Friday, May 5, 2017

William Baumol, RIP

Baumol probably should have won a Nobel in economics, but it eluded him, and he is now dead at the age of 95.

Baumol was most famous for the notion of "cost disease." The idea is pretty simple, but powerful: Industries that experience more rapid productivity growth will see their relative costs– and therefore relative unit prices– fall. Conversely, industries in which productivity gains are difficult will see their relative prices rise and, assuming demand is relatively inelastic, will take up a growing share of the economy in value terms. This cost disease particularly afflicts high-skill service industries where mechanization and automation cannot readily displace skilled labor. It's one explanation for the growing share of health care in the economy, and for the tendency for education costs to rise more rapidly than inflation.

This post has an excellent discussion of Baumol's work on innovation and market structure. He also did interesting work on money, and on fairness theory. He was a very clear expositor of important economic ideas. For a while I taught using his fine little book, Perfect Markets and Easy Virtue: Business Ethics and the Invisible Hand, with Sue Anne Batey Blackman (1992). This book uses standard arguments from the literature on market imperfections to help the reader understand when markets do a good job steering the pursuit of profit toward the social good, and when they do not. It is an excellent antidote to the usual claptrap about socially responsible business and the unalloyed virtues of markets.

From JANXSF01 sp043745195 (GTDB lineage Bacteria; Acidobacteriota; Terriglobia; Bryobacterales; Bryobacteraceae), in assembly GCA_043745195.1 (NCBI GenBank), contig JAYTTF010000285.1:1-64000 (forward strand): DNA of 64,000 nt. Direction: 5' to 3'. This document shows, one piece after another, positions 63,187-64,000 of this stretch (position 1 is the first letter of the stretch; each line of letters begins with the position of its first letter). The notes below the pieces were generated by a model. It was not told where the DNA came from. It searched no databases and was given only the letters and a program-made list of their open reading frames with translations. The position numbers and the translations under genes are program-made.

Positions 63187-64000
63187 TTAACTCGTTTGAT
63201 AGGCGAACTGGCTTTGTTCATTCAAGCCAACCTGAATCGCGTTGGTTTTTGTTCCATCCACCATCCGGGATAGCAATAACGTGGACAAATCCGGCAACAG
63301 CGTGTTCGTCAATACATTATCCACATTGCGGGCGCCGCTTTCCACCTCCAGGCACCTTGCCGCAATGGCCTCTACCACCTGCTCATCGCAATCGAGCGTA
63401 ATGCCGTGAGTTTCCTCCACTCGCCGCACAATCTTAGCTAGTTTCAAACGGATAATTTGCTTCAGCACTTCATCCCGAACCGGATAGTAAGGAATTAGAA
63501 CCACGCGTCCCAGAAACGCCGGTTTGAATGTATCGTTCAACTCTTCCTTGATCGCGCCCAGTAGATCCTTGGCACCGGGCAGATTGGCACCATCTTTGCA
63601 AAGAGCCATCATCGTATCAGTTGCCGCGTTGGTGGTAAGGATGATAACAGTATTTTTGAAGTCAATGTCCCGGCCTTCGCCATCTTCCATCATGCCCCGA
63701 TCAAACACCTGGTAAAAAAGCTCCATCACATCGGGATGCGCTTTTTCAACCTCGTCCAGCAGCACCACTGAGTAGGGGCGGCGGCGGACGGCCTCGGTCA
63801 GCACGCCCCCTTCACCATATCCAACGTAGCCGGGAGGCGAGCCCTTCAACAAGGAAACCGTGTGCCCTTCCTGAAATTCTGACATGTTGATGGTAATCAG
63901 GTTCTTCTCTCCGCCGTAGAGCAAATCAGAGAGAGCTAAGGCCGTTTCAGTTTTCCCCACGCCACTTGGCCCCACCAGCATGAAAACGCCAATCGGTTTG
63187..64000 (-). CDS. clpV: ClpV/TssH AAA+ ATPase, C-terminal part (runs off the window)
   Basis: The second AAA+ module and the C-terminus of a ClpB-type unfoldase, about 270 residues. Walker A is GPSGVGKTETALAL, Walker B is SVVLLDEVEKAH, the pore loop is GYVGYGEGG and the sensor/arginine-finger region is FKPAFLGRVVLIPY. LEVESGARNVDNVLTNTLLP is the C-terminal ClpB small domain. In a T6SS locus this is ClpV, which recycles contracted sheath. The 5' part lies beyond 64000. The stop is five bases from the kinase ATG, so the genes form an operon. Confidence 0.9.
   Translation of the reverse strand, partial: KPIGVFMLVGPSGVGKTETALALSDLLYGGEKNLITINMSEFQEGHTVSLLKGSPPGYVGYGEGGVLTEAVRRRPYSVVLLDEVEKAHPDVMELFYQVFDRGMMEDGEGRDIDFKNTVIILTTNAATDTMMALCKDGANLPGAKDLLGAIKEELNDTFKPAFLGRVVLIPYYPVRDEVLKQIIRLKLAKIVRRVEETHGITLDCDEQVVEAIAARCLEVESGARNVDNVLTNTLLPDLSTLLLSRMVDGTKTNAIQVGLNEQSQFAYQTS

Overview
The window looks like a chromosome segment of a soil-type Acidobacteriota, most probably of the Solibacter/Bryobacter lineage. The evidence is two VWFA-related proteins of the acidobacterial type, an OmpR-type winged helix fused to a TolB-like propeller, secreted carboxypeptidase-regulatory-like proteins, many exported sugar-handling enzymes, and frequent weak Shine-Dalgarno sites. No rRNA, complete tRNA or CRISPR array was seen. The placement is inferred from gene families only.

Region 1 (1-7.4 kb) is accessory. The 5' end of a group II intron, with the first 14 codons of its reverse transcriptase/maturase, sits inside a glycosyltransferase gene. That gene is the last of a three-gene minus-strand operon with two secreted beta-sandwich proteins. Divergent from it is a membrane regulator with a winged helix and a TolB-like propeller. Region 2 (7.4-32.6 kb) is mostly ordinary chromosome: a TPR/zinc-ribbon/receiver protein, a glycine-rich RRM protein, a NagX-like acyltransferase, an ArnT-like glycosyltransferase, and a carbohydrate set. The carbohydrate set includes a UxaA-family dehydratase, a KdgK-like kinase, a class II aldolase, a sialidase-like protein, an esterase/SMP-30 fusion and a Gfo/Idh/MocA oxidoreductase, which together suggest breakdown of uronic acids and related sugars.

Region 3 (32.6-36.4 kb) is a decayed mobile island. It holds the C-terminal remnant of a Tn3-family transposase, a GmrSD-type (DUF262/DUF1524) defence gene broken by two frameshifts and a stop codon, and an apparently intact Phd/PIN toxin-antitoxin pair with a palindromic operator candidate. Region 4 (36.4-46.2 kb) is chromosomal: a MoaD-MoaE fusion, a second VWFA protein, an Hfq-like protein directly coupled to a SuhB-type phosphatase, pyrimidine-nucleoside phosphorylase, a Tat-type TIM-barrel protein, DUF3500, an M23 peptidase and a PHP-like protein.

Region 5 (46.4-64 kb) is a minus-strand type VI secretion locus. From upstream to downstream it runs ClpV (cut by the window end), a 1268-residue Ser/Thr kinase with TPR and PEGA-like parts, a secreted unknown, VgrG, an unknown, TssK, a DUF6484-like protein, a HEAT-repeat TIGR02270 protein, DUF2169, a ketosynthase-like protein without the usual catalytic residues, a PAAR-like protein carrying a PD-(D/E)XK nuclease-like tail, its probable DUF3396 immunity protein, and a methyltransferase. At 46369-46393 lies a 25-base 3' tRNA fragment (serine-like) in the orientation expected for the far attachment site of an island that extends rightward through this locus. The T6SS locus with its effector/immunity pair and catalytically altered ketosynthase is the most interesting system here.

He was a prolific writer and a prolific painter. Not nearly as good an economistic painter as Wassily Kandinsky, but no doubt a better painting economist.

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